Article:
Last week I shared a hodgepodge of mostly local history borrowed from previous History Guy columns.

For the sake of space I had to halve my original list. Today I thought would offer the rest. Most are simply tidbits of local, and some national, history.

I do have a correction to submit from last week. Mr. Les Bond told me the other day that the Neosho water treatment plant was built in 1941, not 1942 (I did note “circa 1942,” but I should be more precise about dates anyway, and usually try to be). He said he was sure of that, as it is associated in his memory with the year of a record flood, by my understanding. I haven’t delved into the newspaper archives to check that out, but I don’t doubt that Mr. Bond is correct.

By the way, local newspaper archives aren’t found at the newspaper office. At least not at the Neosho Daily News, where I worked for several years. They are on microfilm at the Neosho-Newton County Library. I only bring that up because that was a request the paper would receive from time to time during my employment there. I’d bet it still is.

Enjoy your Sunday, everyone.

• Before 1833, all of Southwest Missouri was embraced by Crawford County. Then the southwestern counties, including what is today Newton and McDonald, of course, all became part of Greene County when it was carved out of Crawford. That only lasted two years, and then Barry County was formed to encompass what is now Barry, McDonald, Newton, Jasper, Lawrence, Barton, Dade and part of Cedar counties. The county seat in those days was a place called Mt. Pleasant, located about one and half miles west of today's Pierce City. Next, Newton County was sliced off of Barry County and in 1838 became its own political jurisdiction. At that time it also included what is now McDonald County. In 1849, McDonald County was created out of the southern half of Newton County.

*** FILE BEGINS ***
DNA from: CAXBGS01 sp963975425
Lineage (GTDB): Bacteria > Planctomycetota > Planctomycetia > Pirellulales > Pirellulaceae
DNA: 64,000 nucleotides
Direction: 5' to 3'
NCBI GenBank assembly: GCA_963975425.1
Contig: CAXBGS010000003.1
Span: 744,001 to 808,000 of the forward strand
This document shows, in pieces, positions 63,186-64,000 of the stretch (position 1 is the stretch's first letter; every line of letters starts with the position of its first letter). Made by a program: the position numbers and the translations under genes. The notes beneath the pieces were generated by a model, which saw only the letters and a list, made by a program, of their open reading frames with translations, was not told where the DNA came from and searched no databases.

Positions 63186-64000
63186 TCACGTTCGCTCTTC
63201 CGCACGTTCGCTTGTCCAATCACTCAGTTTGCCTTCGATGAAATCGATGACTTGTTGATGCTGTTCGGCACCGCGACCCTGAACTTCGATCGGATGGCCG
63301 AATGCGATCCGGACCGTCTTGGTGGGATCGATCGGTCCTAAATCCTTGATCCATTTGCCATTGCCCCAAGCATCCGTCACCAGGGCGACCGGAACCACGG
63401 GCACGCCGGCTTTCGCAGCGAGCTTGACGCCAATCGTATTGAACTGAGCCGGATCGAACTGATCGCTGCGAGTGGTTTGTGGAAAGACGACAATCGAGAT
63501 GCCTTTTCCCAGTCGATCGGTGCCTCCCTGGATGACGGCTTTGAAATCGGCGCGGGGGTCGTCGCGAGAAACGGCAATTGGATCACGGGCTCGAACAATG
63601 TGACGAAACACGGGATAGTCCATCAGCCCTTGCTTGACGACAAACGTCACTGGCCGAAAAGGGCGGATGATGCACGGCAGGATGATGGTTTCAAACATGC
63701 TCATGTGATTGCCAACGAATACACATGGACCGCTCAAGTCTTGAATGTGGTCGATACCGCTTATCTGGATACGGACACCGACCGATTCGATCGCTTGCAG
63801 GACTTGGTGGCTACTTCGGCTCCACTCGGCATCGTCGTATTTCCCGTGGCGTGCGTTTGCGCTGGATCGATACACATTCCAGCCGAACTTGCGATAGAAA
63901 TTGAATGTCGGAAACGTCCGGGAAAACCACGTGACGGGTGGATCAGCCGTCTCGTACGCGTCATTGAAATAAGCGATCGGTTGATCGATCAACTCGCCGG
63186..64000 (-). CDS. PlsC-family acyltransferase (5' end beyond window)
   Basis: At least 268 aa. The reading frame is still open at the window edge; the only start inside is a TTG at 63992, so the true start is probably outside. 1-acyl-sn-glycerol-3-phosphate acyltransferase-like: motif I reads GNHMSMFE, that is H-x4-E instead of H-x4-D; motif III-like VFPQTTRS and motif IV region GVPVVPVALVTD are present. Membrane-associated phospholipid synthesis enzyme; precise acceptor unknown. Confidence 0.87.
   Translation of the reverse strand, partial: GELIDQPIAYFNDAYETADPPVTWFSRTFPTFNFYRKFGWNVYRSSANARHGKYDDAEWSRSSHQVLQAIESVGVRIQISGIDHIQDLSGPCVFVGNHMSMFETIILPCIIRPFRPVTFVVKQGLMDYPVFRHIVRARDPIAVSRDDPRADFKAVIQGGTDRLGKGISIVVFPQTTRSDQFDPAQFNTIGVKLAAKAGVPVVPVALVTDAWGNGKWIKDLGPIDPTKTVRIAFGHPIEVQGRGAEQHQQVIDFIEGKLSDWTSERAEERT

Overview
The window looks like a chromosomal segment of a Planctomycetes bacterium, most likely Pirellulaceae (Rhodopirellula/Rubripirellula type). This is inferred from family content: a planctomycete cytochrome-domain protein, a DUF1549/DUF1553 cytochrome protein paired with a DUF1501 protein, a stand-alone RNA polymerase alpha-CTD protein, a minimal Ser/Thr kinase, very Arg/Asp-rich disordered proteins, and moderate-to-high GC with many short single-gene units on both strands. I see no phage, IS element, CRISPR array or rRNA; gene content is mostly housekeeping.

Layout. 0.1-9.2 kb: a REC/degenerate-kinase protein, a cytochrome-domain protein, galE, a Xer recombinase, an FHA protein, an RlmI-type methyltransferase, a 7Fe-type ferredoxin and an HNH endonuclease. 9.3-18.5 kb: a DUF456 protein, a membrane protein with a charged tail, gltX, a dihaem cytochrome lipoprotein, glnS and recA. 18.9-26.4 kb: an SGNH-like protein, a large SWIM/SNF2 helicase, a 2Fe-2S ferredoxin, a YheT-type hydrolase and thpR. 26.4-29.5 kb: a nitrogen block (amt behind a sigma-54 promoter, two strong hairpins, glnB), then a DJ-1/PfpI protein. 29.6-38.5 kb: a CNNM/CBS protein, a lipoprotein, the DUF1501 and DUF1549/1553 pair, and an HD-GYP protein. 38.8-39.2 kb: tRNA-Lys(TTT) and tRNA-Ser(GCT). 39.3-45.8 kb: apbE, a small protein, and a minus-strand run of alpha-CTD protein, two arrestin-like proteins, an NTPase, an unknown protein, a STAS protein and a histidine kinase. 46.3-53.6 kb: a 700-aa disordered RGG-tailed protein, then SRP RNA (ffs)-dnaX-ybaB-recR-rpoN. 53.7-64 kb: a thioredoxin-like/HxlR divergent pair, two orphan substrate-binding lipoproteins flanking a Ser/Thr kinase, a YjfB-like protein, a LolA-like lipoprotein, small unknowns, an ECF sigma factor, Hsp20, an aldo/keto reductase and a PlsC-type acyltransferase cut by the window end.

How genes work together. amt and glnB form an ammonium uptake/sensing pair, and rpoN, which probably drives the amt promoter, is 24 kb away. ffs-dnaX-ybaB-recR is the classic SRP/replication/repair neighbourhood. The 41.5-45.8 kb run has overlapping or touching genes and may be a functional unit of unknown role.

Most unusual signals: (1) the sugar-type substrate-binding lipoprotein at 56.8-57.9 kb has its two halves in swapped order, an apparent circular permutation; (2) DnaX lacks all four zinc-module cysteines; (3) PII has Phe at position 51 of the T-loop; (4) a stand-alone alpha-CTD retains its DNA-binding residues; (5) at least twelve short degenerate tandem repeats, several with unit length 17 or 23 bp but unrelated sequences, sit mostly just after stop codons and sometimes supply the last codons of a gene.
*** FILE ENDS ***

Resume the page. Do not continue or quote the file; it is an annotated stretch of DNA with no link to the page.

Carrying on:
• Dave Watson opened Granny’s Ice Cream around 1988 (sorry about the approximate date again) on the northeast corner of Main and Jefferson Streets in Neosho.  He only sold Haagen-Dazs ice cream. The shop closed after about a year or so in business.

• In Missouri, anyone who wishes to visit an abandoned cemetery that is completely surrounded by private property has right of access, under certain provisions. The rules are that you do your visiting during “reasonable hours” and “only for purposes associated with cemetery visits.” So no cemetery parties. Missouri Revised Statutes 214.132.

• Every Neosho high school class used to pick its own colors, sometimes changing them every year from freshman on up through senior year. It wasn't until 1922 that black and gold became the official Neosho school colors.

• Fourteen of the roads in the former Camp Crowder area were named for residents displaced by the camp; 29 roads were named for area men killed in World War I; and 33 roads in the Camp Crowder area were named for famous Missourians.

• Colorado was the first state to make Columbus Day an official holiday, in 1906. It became a federal holiday in 1937.

• Benton Elementary in Neosho is not named for Neosho’s famous artist, Thomas Hart Benton (1889-1975). When the original Benton Elementary was built in 1898, on what today is Park Street, it was actually named after the artist's father, Maecenas Eason Benton (1848-1924), our U.S. Congressman at the time. His more famous son was just a younker when the school was built and had yet to earn his legacy. A sidenote to sidenote: the original Benton School was torn down and a new one put up in its place in 1937. That school has also since been demolished, though the foundation is still there. The city would like to turn that site into a neighborhood park.

And that’s all folks! At least for now.  

Wes Franklin serves on the Newton County Historical Society Board of Directors. He is also public relations director and events coordinator for the City of Neosho. Contact him at 658-8443.